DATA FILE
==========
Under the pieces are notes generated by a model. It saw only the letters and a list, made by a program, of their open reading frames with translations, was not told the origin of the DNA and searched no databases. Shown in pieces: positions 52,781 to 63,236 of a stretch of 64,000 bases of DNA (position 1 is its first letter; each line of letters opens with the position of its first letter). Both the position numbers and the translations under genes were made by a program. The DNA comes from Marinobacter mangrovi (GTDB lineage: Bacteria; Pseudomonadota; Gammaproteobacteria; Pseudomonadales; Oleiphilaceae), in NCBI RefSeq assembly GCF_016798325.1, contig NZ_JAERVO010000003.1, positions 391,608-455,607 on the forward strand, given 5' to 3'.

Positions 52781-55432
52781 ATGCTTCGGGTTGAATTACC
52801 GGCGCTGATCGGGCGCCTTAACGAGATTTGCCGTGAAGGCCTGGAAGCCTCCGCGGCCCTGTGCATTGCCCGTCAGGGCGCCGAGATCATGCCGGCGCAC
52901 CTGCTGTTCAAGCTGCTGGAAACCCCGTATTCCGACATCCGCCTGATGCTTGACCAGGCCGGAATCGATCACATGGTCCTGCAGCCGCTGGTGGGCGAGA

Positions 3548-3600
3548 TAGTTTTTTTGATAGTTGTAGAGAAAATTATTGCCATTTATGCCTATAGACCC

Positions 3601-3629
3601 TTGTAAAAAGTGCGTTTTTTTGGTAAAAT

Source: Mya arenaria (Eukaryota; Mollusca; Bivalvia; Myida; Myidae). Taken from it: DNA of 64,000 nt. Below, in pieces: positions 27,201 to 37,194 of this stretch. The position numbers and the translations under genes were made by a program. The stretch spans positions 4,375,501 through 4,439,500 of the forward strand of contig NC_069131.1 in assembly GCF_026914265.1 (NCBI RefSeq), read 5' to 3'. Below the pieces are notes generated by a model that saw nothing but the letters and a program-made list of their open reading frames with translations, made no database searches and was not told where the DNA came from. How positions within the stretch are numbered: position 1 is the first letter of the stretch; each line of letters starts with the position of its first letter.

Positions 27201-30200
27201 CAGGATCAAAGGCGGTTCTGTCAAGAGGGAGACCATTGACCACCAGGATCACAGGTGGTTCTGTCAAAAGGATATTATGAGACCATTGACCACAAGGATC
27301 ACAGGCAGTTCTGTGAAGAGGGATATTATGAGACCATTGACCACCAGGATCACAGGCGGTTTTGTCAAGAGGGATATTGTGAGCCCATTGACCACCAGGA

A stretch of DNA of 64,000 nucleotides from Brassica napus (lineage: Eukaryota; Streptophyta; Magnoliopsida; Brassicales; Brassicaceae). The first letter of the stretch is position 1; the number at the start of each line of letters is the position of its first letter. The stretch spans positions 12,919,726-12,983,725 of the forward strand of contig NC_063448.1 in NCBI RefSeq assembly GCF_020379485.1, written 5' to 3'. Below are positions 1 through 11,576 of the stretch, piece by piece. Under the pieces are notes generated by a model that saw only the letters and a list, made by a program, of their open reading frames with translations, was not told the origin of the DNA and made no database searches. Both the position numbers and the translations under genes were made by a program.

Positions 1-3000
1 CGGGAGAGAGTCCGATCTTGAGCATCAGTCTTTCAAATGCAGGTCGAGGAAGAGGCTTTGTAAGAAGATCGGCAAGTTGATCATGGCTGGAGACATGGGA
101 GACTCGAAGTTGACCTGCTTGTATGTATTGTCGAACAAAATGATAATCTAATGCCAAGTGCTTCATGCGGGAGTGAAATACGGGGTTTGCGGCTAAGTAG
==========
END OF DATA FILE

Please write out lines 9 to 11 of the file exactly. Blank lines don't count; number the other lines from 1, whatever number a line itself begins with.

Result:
3601 TTGTAAAAAGTGCGTTTTTTTGGTAAAAT

Source: Mya arenaria (Eukaryota; Mollusca; Bivalvia; Myida; Myidae). Taken from it: DNA of 64,000 nt. Below, in pieces: positions 27,201 to 37,194 of this stretch. The position numbers and the translations under genes were made by a program. The stretch spans positions 4,375,501 through 4,439,500 of the forward strand of contig NC_069131.1 in assembly GCF_026914265.1 (NCBI RefSeq), read 5' to 3'. Below the pieces are notes generated by a model that saw nothing but the letters and a program-made list of their open reading frames with translations, made no database searches and was not told where the DNA came from. How positions within the stretch are numbered: position 1 is the first letter of the stretch; each line of letters starts with the position of its first letter.

Positions 27201-30200